Sometimes you run into lawyers and clients who just don’t seem to have any idea of proportionality. I won’t name names, but a couple of national firms are that way. So they might take case worth a few thousand and a) hire investigators to check out the other side, including credit checks and interviews with others to deal with them; b) spend unlimited amounts of money on depositions, research and other discovery; and c) litigate rather than settle even though the amount in question is far exceeded by the legal bills. After a while you know who these lawyers and clients are and (at least I can) warn the client about how the estimated costs of the case just went through the roof.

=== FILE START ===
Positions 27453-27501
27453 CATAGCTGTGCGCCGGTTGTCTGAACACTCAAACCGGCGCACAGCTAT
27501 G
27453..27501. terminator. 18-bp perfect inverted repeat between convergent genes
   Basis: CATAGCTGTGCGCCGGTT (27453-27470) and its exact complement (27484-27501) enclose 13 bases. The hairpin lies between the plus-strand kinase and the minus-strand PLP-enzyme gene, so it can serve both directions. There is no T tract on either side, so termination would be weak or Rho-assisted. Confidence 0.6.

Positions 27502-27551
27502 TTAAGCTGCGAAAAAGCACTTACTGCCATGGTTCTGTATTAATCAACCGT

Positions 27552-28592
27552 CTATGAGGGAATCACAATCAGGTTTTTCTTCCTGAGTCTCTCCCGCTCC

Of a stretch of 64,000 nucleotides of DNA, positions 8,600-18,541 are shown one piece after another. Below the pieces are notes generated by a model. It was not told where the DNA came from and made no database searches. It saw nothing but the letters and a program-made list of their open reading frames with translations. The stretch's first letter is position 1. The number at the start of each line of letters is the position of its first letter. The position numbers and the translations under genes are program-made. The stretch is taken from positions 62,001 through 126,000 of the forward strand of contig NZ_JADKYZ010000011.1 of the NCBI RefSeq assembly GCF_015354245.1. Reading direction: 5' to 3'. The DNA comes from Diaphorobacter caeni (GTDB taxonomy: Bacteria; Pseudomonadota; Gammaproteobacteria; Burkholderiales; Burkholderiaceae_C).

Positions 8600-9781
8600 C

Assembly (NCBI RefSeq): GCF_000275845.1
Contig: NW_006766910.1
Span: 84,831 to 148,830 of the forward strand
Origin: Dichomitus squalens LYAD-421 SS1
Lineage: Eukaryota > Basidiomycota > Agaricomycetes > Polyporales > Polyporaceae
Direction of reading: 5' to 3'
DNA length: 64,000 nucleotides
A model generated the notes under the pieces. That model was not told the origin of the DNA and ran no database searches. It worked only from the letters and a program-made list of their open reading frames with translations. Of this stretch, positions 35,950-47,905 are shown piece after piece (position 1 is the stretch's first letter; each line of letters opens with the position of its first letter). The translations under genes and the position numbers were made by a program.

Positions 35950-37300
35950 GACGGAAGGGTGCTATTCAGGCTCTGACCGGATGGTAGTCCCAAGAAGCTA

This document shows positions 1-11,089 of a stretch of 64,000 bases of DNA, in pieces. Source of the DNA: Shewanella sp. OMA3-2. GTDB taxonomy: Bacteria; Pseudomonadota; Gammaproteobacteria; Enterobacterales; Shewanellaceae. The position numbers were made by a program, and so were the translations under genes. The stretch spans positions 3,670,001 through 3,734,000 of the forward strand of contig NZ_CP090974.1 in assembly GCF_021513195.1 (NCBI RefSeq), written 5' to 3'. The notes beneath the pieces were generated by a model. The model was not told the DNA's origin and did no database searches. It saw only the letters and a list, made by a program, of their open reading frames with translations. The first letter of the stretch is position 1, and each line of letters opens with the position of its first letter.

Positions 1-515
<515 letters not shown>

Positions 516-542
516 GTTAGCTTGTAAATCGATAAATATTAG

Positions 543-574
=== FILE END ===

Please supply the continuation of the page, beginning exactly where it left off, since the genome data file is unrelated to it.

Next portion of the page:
This seems to be unbusiness-like. So why do they do it? Well, some clients take the attitude that they will spend whatever it takes to win, but never settle (pay tribute). Sometimes this strategy is deliberate as it is intended to frighten off other disputants. Sometimes it is driven by the lawyers. In either case, the client needs to be aware of it.
But does a lawyer have an obligation to tell his client that the client is engaging in overkill? I think the lawyer has to tell the client that this use of their money may not be cost-effective. Ultimately however it is the client’s decision as to how hard to fight.